279 A High-Resolution and Computationally Efficient Forecasting System for Urban Temperatures: Validation against Intensive Field Campaigns in two Cities in the Italian Alps

Monday, 23 January 2017
4E (Washington State Convention Center )
Lorenzo Giovannini, Univ. of Trento, Trento, Italy; and D. Zardi, M. Gasperotti, and F. Zecchini

Handout (2.2 MB)

A forecasting system composed of the Weather Research and Forecasting (WRF) model coupled with a single-layer urban canopy parameterization scheme (Giovannini et al. 2013) is implemented to perform high-resolution forecasts of the thermal field inside the urban areas of Trento and Rovereto, in the Italian Alps. Simulations with the WRF model are routinely performed at 1-km resolution over the Province of Trento, to provide suitable meteorological upper boundary conditions to the urban canopy model. The single-layer urban parameterization scheme is applied offline to downscale the WRF forecasts inside the urban area, taking into account the local characteristics of the city morphology, down to a final horizontal resolution of 100 m. Gridded maps of urban canopy parameters (UCPs) and anthropogenic heat emissions are utilized as input for the urban canopy model. UCPs are obtained with GIS techniques from LIDAR maps with a horizontal resolution of 1 m, while anthropogenic heat emissions are evaluated from detailed energy consumption and vehicular traffic data.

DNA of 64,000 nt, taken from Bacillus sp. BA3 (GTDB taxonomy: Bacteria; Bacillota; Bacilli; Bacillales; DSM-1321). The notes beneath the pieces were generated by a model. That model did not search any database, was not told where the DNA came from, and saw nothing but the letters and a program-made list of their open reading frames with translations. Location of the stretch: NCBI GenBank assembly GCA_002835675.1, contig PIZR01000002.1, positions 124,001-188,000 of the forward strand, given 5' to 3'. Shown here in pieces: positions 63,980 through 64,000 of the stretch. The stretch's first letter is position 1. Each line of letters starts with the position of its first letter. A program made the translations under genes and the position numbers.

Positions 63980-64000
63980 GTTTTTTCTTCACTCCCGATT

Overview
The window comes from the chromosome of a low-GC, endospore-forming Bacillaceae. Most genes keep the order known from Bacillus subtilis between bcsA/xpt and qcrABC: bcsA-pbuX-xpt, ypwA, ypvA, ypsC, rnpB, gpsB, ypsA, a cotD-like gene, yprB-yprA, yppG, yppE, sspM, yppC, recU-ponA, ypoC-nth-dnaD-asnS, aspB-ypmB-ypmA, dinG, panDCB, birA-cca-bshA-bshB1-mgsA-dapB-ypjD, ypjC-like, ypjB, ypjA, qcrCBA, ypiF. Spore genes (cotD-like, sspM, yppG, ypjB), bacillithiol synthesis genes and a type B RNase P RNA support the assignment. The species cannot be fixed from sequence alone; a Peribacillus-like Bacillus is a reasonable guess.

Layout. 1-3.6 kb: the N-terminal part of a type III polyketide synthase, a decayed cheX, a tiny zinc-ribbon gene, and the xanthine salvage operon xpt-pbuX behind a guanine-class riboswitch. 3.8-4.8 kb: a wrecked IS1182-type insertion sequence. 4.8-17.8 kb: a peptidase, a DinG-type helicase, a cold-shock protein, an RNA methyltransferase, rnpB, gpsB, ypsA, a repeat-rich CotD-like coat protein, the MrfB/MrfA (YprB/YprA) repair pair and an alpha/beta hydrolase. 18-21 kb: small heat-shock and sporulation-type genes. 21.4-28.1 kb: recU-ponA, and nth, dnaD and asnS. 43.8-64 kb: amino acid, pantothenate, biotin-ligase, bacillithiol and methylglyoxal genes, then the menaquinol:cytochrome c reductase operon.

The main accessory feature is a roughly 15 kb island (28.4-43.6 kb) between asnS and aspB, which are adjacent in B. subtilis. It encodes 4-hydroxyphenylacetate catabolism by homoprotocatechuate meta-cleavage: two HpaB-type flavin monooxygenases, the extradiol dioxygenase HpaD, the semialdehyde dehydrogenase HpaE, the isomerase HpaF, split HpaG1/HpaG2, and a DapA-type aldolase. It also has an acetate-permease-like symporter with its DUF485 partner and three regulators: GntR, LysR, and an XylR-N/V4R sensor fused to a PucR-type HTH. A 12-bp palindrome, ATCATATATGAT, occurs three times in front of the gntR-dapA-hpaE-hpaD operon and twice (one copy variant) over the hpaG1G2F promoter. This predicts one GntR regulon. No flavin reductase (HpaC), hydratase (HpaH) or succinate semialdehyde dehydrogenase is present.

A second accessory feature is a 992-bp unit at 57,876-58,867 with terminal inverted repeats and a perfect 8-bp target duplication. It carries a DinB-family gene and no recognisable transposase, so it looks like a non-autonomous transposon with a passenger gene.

Results from the modeling system are validated against measurements performed during intensive field campaigns in the two cities during the summer 2016: a very dense network of portable thermohygrometers was deployed in the urban areas to evaluate intra-urban differences in the microclimatic conditions. The selection of the measurement sites was based on Local Climate Zone (LCZ) maps developed for both cities, in order to comprehensively characterize the dependence of the temperature field on urban morphology and land use.

Preliminary results show that the modelling system is able to capture microclimatic conditions peculiar of the urban canopy layer, as for example the development of an urban cool island in the morning and the presence of lower diurnal temperatures in the historical centers of the cities due to overshadowing. Moreover, both observations and model results highlight that the nighttime urban heat island strongly depends on the local urban morphology, with higher intensities where the urban morphology is more compact and smaller values in less intensively urbanized areas and inside urban parks.

This forecasting system is available on a dedicated website and will be utilized to predict comfort indexes in the urban areas. Moreover, the forecasts are expected to be used by the meteorological and public health departments as a crucial tool to support decision-making and to provide reports on the comfort conditions inside the urban areas, especially in critical situations, such as during summer heat waves, in order to prevent heat-related health risks for urban residents.

Giovannini L., D. Zardi, M. de Franceschi, 2013: Characterization of the thermal structure inside an urban canyon: field measurements and validation of a simple model. Journal of Applied Meteorology and Climatology, 52, 64-81.

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